The Little Stranger

2018

Drama / Horror / Mystery

34
Rotten Tomatoes Critics - Certified Fresh 65%
IMDb Rating 5.6 10 4,357

Synopsis


Downloaded 118,776 times
April 2, 2019

Cast

Charlotte Rampling as Dixie Riggs
Ruth Wilson as Princess Betsy Tverskoy
Will Poulter as Fordy
720p.BLU 1080p.BLU 720p.WEB 1080p.WEB
960.5 MB
1280*720
English
R
23.976 fps
111 min
P/S N/A / N/A
1.8 GB
1920×1080
English
R
23.976 fps
111 min
P/S N/A / N/A
956.94 MB
1280*720
English
R
23.976 fps
111 min
P/S N/A / N/A
1.79 GB
1920×1080
English
R
23.976 fps
111 min
P/S N/A / N/A

Movie Reviews

Reviewed by Fourstrawberries 8 / 10 / 10

Very cleverly constructed period mystery, dark complex charaters and excellently acted.

Something of an emotional roller coaster. None of the characters are quite what they seem to be, it's almost as if they culture some hope and then dash it to the ground just as the viewer is lulled into a hope of a happy concluson to that particular scene. Gradually the superficial character of each key player is stripped away to reveal something unexpected about them. The good become villains, and sometimes good again. The supposed villains revealed to be good or just victims of some unseen manipulator. The story does come to an end. It's not one of those sadistic films where you're left wondering what the hell just happened, but you are left placing the last few pieces of the puzzle together for yourself . If you're looking for whizz-bang special effect laden offerings that require nothing more than propping your eyelids open for a couple of hours, then look to Hollywood. British horror/mystery has led the world in high quality intellectually stimulating film making over the last few years, and this is another superb offering that rests well with the likes of "Dark Song" and "Apostle".

Reviewed by MisterWhiplash 10 / 10 / 10

it's missing something, but I'm not sure what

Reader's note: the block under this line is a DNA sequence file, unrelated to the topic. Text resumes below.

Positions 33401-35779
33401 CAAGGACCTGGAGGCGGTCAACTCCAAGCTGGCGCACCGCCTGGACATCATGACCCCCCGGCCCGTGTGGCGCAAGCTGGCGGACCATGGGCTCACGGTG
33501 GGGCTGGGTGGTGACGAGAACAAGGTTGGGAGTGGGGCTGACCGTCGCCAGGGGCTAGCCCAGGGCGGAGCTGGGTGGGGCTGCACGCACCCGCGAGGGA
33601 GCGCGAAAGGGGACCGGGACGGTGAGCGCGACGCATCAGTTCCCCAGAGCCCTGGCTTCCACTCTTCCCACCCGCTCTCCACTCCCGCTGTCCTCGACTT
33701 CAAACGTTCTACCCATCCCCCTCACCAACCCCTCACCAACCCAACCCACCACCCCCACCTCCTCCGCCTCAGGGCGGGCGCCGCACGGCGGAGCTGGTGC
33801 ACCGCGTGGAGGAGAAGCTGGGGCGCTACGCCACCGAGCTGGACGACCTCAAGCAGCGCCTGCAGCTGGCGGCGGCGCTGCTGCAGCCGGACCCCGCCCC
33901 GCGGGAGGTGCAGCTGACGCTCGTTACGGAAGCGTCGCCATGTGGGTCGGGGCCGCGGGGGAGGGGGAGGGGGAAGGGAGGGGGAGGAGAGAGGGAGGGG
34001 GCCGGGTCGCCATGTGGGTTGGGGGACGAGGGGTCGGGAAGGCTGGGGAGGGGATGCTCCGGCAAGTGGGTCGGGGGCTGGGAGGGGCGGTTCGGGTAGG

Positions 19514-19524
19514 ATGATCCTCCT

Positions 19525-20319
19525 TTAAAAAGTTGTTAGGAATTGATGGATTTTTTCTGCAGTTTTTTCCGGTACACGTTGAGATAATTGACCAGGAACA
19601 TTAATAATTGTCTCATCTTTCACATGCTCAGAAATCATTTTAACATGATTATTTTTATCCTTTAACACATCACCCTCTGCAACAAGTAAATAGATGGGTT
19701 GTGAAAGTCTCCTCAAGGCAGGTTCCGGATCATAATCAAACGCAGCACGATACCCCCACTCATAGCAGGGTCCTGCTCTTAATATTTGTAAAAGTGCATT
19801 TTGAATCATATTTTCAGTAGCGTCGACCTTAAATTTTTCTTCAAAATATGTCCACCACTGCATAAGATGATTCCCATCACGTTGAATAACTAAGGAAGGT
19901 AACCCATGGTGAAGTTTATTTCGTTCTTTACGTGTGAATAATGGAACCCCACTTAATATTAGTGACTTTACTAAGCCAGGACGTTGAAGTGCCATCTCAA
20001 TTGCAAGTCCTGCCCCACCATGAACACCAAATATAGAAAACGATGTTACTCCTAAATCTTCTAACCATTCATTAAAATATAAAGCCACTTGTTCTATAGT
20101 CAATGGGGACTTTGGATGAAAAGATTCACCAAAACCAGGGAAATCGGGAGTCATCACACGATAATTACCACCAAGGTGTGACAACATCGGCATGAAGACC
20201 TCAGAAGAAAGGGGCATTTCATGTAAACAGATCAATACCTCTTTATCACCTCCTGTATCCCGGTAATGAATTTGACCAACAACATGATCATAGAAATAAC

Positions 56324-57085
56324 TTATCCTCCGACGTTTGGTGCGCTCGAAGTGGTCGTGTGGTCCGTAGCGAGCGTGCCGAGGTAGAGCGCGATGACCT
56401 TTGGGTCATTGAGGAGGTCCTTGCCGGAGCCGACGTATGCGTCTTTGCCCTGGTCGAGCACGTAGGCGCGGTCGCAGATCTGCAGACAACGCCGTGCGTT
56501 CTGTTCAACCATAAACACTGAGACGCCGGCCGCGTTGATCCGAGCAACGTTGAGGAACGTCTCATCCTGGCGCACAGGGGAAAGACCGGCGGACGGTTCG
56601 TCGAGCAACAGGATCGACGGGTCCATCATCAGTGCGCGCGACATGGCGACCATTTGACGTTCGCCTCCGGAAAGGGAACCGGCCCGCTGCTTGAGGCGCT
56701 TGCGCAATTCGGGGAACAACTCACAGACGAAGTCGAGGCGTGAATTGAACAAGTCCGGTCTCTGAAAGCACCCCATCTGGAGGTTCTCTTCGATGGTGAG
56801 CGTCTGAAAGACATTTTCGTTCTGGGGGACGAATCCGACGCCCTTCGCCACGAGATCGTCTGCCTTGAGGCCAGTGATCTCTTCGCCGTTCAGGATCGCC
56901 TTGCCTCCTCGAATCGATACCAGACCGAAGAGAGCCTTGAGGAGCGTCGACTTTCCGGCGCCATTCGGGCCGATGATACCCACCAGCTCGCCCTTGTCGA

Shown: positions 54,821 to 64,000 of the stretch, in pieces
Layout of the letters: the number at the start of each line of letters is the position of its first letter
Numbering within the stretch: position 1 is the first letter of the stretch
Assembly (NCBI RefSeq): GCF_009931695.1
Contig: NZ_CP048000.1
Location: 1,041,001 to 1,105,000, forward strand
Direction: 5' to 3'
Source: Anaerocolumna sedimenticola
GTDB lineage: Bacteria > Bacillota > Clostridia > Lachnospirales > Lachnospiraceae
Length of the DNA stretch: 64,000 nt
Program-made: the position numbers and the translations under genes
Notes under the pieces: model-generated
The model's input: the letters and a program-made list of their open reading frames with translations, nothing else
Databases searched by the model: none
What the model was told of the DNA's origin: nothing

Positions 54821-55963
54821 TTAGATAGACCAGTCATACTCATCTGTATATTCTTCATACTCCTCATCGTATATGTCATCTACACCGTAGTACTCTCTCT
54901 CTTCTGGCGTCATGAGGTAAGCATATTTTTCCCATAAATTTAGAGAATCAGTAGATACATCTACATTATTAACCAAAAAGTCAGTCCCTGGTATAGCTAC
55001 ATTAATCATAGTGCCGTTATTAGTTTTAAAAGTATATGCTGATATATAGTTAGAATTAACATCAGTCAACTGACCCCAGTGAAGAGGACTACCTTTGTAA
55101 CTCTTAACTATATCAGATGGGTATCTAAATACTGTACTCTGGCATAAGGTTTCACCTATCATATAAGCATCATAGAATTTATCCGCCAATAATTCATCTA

I'll be kind to this film in this respect: Lenny Abrahamson didn't set out to play by the usual (or at least de rigeur) rules that govern a lot of creepy-old house stories, as this is about 90% of the time a drama with some touches of very staid and not-all-there romance, and then in the last third he and his crew try their hand at a couple of sequences where some supernatural entity attacks a couple of the characters left in the Hundred's (sic) Hall in this small provincial English town (which you know is far from most civilization as characters talk of London like it's some far away distant land, and this is in the 1930's I think). The studio who put this out may have been between a rock and a hard place: how to sell a movie that has the veneer of Gothic Horror, but doesn't have the passions of a Jane Eyre (I believe Focus Features, which also put out the 2011 Eyre, put this out too), or Crimson Peak (which I now love even more for just GOING FOR IT as far as a massively extravagant stylistic experience). And for some reason, perhaps due to the bankability(?) of Domnhall Gleeson - who I like a lot generally, especially now as General Hux in the new Star Wars - it was released on more screens than it should have been at an inopportune time. I wish it had done better in some capacity, maybe at an earlier time in the year when people might not be busy with the Back to School season, or with less awards-fare competition, but.... it may just be that it's "Alright" quality was going to leave it struggling. Not to mention that poster; like, what the hell IS that? Terrible. Anyway, The Little Stranger isn't as dull as you've heard, at least if you stick with it past its opening half hour. Except for a somewhat nutty and make-up overloaded performance from Will Poulter, it starts off as dry as an eraser-board. Maybe some of it is due to the mood of this emotionally tight English feeling of the early 20th century, or the place this Hall is at in general, but it is hard to get into this mood at first with the color scheme on the gray side (which, yeah, again it is England on any given day, I get it). Once the plot really kicks in as far as it goes, that this Dr Faraday becomes ensconced with this family, most especially Ruth Wilson, and they showed a bit more of Faraday's backstory of his attachment (or his unspoken terror) of the Hall from when he was a boy, then I started to want to know more about what was going on and where it goes to. And with Gleeson here, he's... good, but something I can't really vocalize or think right now holds him back somehow. That may be by design, either in the writing or from Abrahamson, but he is *so* reserved that you suspect he may be hiding something, until it is beyond the point of caring what it may be about. He may be both entirely right *and* entirely wrong for this part, if that makes sense, as a doctor who is supposed to ignite something in the Wilson character - will she leave this place, maybe marry, find some other path in life than staying in this house, and she actually has a more interesting arc in that respect than he does -but ultimately there's complications if nothing else from the Hall itself... or the perception of things going on in it. So I'm not going to say he's miscast, as he does what he can, but maybe it's some misdirection somehow, or that if there was something more in the book this was based on it never got off the page. Oh, don't get me wrong, I'll still be happy to see a performance from him that is just 'Okay' than by many others who don't rise up to the challenge. And Poulter, Wilson and Charlotte Rampling are all doing excellent work from what they're given (Wilson particularly near the end reminded me why I grew fond of her difficult character on The Affair). And the Hall itself can't help but he an intriguing location to shoot in. However, when this reaches into its last third, I can't help but feel its dips into horror take away from what would be a more... I'm not sure, emotionally complex given how much the filmmakers try to make it more about the characters than about the kind of schlocky jump scare horror effects that go out to the popcorn audiences. In other words, I get why it does become a horror movie in its last third, but something feels lost in the process. This may seem like a higher star rating than it deserves, but I didn't dislike this film. I think Abrahamson is too skilled at making good scenes and some impactful images (i.e. Poulter burning that bookcase, the dance scene) for it to be a total disappointment. That said, after the one-two punch of ROOM and the underrated rock and roll trip FRANK, it feels like a step down in some way that's hard to articulate even after stepping out of the theater.